Visually pleasing and a funny read, Zero Waste is a great book if you want to start implementing waste reduction techniques throughout your home and aren't sure where to start. The book contains beautiful pictures to help you see how the practices are implemented and includes recipes for face masks and DIY laundry detergent that Shia uses herself. Even if you don't read her book, Shia Su (@_wastelandrebel_) is a must follow on her blog Wasteland Rebel. She keeps it real and provides very down-to-earth information.
Food waste makes up 22% of our trash which makes this book a great start towards a zero waste kitchen. Set up similarly to a traditional cook book, The Zero Waste Cookbook provides recipes for using up ingredients like banana peels, egg shells, orange peels, and stale bread. Some recipes are quite easy - while others are fun for a date night project or as something to do with the kids!
This really is a handbook because honestly we should all keep a copy of it in our kitchens! Gunders not only provides recipes for reducing food waste, she also shows the reader with charts and diagrams how food should be stored and kept. Readers learn about expiration dates, meal prep suggestions, and what food scraps are safe to give to pets. With all the color and neatly organized lists, Gunders has created an amazing resource for any level of chef.
Erin Rhoads (@therogueginger) brings lightness and humor to the discussion of zero waste. In her first book, Rhoads discusses some of the ways she has changed her own habits and doesn't shy away from admitting the parts that have been difficult. The last section of her book is dedicated to waste reduction while "on the road" including travel and activism. Rhoads is also donating 5% of her book sales to Waste Aid Australia!
For her second book, Rhoads created a 365 day calendar-like challenge for going zero waste. Each day contains a suggestion for reducing waste, along with some interesting information about its benefits. These range from replacing plastic toothbrushes with bamboo ones to buying in bulk instead of over-priced plastic products. Rhoads is also donating 5% of her book sales to Waste Aid Australia!
On the title alone this one earns a spot on my top zero waste guides! Designed very similarly to Kellogg's book, each page has a tip with a paragraph or two discussing how to implement the practice. Because of its page by page suggestions, it's not necessarily an interesting read if you're just going straight through but is an amazing resource to keep on hand! It can also be fun to have each page be a day on the calendar and practice going one by one through your life.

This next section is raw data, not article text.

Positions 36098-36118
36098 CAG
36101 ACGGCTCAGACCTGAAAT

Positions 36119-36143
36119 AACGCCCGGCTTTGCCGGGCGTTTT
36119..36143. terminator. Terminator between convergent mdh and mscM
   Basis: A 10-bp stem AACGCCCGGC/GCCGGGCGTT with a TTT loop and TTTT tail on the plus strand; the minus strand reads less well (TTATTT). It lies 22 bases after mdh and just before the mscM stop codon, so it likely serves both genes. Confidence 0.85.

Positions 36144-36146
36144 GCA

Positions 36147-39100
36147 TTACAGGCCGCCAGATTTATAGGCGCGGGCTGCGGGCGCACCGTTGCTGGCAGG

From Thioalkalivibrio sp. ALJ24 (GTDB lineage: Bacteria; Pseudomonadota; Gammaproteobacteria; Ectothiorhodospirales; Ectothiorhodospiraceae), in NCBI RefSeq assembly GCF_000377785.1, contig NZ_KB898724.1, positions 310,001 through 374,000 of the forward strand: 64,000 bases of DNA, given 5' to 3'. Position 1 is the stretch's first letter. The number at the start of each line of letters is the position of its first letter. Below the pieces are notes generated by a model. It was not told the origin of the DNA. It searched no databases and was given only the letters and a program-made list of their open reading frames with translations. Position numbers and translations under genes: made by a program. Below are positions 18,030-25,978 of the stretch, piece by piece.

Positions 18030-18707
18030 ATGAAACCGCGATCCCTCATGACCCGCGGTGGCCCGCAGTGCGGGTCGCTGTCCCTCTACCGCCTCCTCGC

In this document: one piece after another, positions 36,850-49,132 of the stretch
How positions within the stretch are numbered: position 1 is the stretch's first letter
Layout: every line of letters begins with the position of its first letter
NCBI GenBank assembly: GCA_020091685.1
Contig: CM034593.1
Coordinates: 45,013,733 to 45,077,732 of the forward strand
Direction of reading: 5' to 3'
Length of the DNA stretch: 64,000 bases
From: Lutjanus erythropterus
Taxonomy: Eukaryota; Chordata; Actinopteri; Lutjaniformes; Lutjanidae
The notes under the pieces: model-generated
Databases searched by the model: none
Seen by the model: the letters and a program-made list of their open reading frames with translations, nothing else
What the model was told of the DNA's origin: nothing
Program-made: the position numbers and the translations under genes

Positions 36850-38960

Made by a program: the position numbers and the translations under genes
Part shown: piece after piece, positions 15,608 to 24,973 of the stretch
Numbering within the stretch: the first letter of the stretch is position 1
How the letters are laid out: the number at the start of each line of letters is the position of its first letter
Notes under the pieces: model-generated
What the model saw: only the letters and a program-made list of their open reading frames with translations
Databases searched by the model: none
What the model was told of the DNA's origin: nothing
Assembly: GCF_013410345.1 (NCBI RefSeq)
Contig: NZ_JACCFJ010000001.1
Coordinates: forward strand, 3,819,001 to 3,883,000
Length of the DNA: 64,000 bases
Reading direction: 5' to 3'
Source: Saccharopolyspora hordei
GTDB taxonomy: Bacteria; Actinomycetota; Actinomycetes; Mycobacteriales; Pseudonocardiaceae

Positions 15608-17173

I put in a request for my library to order this book because I absolutely love Megan Weldon. She runs the Instagram @zerowastenerd that I have followed for years and I honestly can't wait to read her book! Although I haven't yet taken a peek inside, I know it will be an honest, straightforward guide that leaves readers feeling empowered to take steps towards zero waste.
Founders of the online zero waste store Life Without Plastic, Chantal and Jay strive to make plastic free products accessible. In their book, the authors explain the harmful effects of plastic on both the planet and our bodies, making the case for its use only in truly necessary situations. The book also lays out steps to take to reduce plastic consumption and eliminate the associated chemicals from your home.
Christine Lui (@simplybychristine) has put together a truly beautiful book with zero waste suggestions. Her pictures are the classic bright, white photos with examples of reusable swaps and homemade products. The book is a mix of information, recipes, and personal recommendations from Lui.
Lindsey Miles (@treadingmyownpath) has created the ultimate guidebook to minimizing stuff in your life, without sending it all to the landfill. She guides readers on discovering those objects that are truly meaningful, with the goal of having less "stuff" in our lives that damage the planet. She also explains who to properly repurpose, give away, sell, and dispose of your unwanted stuff.
Lauren and Oberon, founders of @zerowastetasmania, tackle the issues of reducing waste when raising children. With three children of their own, these parents provide readers with the tools and kits to navigate school, lunches, cooking at home, and so much more!
This brightly colored cookbook includes easy to follow graphics about food waste in our kitchens. Each recipe includes a traditional dish (such as a smoothie) and then provides suggestions for using up items that are typically wasted (such as banana peels). This book would be a great place to start conversations with children about food waste and incorporate "food waste" cooking projects into classrooms.
Julia Watkins (@simply.living.well) just published this book - so I haven't gotten my hands on this one either! Seeing her beautifully curated and aesthetically pleasing Instagram though leaves me anxiously waiting to open the pages of this book.
Polly Barks (@pollybarks) explores how environmentalists in the zero waste movement can go beyond simply advocating for plastic bag bans and begin to create system wide change. Approachable, honest, and specific, this book is useful for thinking about the big picture! Her book is currently available as an eBook on Amazon or you can purchase it directly through her and skip the corporate giant! The paperback is just now being printed and you can pre-order that too!